In the recently concluded second India-Nordic summit in Copenhagen, discussions were focused on "international peace and security, including the conflict in Ukraine, multilateral cooperation, green transition and climate change, the blue economy, innovation and digitalisation."
The summit and the bilateral meetings on the sidelines underscore the growing importance of the Nordic sub-region in India's Europe policy.
Nordic as a region consists of five states: Denmark, Sweden, Norway, Finland and Iceland. These states are located in northern Europe, near the Arctic and are well-known for their high standard of living. The region has historically been absent from India's foreign policy map except for Sweden. In the 1980s, India enjoyed close politico-strategic ties with Sweden at the bilateral and multilateral levels. As India prepares to engage different sub-regions of Europe and project its interests in the Arctic region, the importance of Nordic is set to rise further.
The Russia-Ukraine War
The India-Nordic summit took place in the backdrop of the Russian invasion of Ukraine and the evolving security situation in Europe. For the European states in Russia's neighbourhood, from Norway in the north to Georgia in the south, the challenge of Russian military power and strategic ambitions has never been starker. According to the India-Nordic joint statement, the Nordic states "reiterated their strong condemnation of the unlawful and unprovoked aggression against Ukraine by Russian Forces."
The changing geopolitical context in Europe has altered the role and perceptions of the North Atlantic Treaty Organization (NATO). Some analysts have blamed the eastward expansion of NATO into East and Central Europe, closer to the Russian borders, as one of the primary causes for the invasion of Ukraine. However, in the wake of the Russian attack, NATO membership has emerged as an attractive and perhaps necessary proposition for non-NATO states.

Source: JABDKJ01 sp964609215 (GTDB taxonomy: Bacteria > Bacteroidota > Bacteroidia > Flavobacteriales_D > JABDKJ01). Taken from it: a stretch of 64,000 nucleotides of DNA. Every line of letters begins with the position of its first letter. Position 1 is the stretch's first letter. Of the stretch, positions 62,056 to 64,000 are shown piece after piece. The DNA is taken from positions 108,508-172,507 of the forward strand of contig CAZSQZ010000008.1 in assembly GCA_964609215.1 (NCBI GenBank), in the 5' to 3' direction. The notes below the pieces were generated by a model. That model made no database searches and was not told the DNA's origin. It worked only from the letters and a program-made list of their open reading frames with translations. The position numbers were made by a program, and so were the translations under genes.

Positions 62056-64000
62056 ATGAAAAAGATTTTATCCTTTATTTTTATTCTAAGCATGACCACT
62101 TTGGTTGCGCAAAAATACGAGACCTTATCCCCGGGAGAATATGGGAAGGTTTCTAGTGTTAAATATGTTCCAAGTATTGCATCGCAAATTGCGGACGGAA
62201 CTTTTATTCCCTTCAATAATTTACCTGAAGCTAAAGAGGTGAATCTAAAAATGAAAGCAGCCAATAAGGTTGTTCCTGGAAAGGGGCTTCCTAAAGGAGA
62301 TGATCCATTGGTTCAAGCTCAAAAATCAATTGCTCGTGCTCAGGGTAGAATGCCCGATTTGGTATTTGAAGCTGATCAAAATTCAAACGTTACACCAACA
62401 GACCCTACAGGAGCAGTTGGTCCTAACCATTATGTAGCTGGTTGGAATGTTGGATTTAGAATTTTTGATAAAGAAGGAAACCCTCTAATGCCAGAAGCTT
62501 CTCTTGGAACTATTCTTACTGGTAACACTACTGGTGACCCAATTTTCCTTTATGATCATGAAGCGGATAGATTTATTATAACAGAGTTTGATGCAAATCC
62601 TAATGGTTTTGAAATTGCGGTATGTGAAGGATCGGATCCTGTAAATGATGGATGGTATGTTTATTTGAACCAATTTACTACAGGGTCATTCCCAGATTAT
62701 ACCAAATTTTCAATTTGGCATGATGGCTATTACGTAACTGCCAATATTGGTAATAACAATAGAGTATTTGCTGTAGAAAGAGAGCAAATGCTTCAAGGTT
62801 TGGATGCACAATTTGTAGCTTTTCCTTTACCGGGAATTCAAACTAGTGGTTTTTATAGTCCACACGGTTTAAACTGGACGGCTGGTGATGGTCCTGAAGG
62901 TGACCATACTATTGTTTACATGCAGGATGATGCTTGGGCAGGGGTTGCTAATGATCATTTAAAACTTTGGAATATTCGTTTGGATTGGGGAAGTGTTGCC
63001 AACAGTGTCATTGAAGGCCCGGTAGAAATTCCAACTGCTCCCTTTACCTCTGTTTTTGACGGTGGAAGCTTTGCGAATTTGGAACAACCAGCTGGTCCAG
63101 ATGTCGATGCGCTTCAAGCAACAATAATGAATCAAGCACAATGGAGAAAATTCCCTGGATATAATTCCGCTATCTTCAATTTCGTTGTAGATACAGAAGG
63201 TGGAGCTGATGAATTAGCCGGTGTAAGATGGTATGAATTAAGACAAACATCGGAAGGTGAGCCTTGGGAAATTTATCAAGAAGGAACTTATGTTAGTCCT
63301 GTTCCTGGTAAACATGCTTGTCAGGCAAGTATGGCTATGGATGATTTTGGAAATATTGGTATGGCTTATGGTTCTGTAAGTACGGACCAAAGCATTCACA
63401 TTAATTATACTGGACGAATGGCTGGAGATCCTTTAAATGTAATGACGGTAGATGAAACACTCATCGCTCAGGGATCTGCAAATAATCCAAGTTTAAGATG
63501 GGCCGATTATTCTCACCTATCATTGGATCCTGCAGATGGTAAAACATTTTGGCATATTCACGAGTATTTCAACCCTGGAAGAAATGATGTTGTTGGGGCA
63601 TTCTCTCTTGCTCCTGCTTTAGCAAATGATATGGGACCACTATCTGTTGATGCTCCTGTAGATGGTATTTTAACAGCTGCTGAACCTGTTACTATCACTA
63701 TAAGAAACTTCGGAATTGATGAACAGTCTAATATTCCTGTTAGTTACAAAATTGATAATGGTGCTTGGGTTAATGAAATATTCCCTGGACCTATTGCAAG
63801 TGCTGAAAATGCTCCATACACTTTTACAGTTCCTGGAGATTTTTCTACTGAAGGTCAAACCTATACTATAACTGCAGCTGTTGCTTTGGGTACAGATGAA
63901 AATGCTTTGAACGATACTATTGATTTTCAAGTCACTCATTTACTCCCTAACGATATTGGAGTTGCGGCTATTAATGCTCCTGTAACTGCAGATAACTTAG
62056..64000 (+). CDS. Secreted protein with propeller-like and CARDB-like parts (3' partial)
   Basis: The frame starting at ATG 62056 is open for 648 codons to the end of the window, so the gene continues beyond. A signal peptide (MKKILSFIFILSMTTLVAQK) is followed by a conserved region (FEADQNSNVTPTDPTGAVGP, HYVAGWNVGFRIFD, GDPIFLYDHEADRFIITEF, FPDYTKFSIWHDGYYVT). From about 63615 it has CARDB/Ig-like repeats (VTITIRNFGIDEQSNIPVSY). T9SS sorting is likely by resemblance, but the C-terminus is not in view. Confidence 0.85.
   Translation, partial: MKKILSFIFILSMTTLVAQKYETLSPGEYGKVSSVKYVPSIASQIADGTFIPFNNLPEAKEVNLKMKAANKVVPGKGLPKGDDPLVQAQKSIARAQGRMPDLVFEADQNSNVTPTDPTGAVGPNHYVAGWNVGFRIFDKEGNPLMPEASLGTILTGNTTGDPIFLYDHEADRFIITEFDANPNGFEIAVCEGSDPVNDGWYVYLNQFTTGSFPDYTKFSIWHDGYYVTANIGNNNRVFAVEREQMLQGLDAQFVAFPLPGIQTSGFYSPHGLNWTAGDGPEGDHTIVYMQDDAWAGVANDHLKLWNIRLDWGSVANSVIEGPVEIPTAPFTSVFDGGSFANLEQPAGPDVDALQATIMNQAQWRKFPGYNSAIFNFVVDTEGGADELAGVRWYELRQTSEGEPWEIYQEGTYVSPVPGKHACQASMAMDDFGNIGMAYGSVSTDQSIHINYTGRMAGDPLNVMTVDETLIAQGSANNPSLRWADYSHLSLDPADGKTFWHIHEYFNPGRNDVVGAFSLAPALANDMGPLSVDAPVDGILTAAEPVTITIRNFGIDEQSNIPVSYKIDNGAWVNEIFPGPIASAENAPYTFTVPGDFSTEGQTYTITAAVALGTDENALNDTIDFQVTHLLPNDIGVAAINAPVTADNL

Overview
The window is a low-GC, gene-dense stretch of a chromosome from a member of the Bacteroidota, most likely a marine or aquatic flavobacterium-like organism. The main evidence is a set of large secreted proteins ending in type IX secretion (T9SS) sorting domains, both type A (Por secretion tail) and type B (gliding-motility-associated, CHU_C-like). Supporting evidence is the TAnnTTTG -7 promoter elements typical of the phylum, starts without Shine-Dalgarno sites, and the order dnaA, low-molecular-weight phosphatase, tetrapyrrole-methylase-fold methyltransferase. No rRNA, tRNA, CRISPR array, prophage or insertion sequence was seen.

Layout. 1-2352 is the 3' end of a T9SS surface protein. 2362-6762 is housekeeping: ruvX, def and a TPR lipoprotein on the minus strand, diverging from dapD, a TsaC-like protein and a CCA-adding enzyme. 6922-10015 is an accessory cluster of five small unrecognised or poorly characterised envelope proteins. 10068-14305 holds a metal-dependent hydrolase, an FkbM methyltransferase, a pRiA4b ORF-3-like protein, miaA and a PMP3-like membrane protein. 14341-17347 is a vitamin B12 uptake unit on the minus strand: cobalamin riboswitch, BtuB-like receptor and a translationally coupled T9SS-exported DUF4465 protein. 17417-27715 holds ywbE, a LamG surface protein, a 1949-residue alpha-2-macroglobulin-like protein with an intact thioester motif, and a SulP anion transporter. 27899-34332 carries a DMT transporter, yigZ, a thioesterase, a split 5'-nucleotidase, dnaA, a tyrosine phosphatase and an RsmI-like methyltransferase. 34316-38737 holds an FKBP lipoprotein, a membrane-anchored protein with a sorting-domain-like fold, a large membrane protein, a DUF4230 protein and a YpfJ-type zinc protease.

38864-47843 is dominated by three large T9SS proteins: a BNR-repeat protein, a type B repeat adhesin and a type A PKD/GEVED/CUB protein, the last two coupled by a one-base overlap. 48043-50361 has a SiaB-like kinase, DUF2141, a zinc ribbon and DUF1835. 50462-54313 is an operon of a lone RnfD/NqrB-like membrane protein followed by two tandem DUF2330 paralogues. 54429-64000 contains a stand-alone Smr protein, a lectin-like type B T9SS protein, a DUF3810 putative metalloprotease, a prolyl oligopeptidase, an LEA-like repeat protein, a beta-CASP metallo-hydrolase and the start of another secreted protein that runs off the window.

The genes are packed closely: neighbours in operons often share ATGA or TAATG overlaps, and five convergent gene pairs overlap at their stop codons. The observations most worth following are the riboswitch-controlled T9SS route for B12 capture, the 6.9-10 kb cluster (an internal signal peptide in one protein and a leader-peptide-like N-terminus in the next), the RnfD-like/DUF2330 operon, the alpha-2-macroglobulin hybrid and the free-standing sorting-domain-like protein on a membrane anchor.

Of the five Nordic states, Norway, Iceland, and Denmark are NATO members. Until the Russia-Ukraine war, Sweden and Finland were reluctant to join NATO. Finland shares a long boundary with Russia, whereas Sweden pursued the policy of non-alignment. Given the strategic implications of western military bases along Russia's northern borders in these two countries, NATO membership for these two states would have been a provocative option as well.
However, the invasion of Ukraine has pushed these two states towards NATO membership. The prime ministers of Sweden and Finland met in April and announced the willingness of these two countries to consider joining NATO. The announcement was a declaration of intent and did not mean immediate membership. Nonetheless, it is an important signal and points toward the changing geopolitics.
The capabilities of Nordic states in areas like climate change, innovation, and digital technologies are critical for the transformation of India. The joint statement discusses these issues at length. Both sides envisage a mutually beneficial partnership in these sectors. However, the strategic dimensions of the India-Nordic partnership remain an underexplored theme.